The two largest aircraft manufacturers are asking the Biden government to delay again the rollout of C-band, a new 5G frequency that they believe could disrupt aircraft traffic.
According to Reuters, this concerns a letter from the CEOs of Airbus Americas and Boeing to US transportation secretary Pete Buttigieg. In it, they ask to postpone the introduction of the C-band by operators AT&T and Verizon. According to the aircraft manufacturers, that rollout was already postponed to January 5 in November, but that is insufficient.
C-band is a specific piece of 5G spectrum, once used for satellite TV, which is now being released in the US. It is specifically about the block 3.7 GHz to 3.98 GHz, which has the advantage of giving a nice combination of coverage (low frequencies usually go over a larger area or more smoothly through walls) and speed (high frequencies give faster speeds). ).
But the aircraft manufacturers argue that the spectrum can cause interference on aircraft. Specific to the altimeter instruments (altimeters), which may require aircraft to be rerouted in case of problems. Both players previously suggested limiting the 5G signal with the C-band around airports and critical areas for that reason.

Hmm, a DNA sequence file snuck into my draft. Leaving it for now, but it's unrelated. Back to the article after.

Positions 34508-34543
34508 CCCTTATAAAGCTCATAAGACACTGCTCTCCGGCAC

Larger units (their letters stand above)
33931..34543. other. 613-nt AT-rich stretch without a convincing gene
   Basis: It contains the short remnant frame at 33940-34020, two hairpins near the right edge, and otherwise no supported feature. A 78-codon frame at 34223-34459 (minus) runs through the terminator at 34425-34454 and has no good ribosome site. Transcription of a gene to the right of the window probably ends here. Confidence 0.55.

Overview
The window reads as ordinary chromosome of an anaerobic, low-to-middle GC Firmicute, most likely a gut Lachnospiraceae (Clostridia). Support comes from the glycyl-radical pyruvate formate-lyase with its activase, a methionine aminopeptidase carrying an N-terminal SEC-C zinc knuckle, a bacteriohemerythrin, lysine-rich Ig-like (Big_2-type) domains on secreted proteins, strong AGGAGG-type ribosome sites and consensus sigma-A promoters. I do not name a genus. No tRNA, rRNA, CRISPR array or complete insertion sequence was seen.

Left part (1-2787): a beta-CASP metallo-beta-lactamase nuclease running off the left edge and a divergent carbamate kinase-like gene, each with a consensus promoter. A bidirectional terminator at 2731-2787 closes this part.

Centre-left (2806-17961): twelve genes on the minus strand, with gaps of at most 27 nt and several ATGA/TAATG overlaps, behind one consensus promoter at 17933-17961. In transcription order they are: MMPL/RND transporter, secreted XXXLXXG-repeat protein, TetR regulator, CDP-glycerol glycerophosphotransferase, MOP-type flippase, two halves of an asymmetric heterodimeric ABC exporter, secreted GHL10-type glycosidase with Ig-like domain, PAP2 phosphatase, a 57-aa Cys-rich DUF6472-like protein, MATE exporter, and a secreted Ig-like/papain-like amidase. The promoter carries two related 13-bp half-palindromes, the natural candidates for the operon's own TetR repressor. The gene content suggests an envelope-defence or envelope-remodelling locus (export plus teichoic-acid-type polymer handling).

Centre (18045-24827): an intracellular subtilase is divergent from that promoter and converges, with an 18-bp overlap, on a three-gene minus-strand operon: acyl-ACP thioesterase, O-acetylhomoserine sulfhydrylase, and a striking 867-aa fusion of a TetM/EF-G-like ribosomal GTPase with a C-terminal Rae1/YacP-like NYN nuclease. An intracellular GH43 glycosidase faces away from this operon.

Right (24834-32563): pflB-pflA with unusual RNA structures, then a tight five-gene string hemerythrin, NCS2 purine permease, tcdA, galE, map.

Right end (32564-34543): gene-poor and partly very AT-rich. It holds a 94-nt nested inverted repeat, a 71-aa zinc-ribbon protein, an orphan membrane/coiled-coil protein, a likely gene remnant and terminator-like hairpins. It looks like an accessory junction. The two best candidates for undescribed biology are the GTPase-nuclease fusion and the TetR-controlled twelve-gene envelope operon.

Although it remains mainly a discussion between two sectors, it sounds that 5G and the C-band are perfectly safe from the telecom lobby.
The aviation sector is traditionally very sensitive to (wireless) electronics. So, for example, you should still put your smartphone in aeroplane mode when taking off and landing so that no WiFi or mobile phone signals from hundreds of passengers are active at that time.
The industry is slower to adopt such technology anyway because it wants to ensure it won’t cause problems under any circumstances. After all, halfway through takeoff, there are few options for safe return if certain sensors or instruments are not working.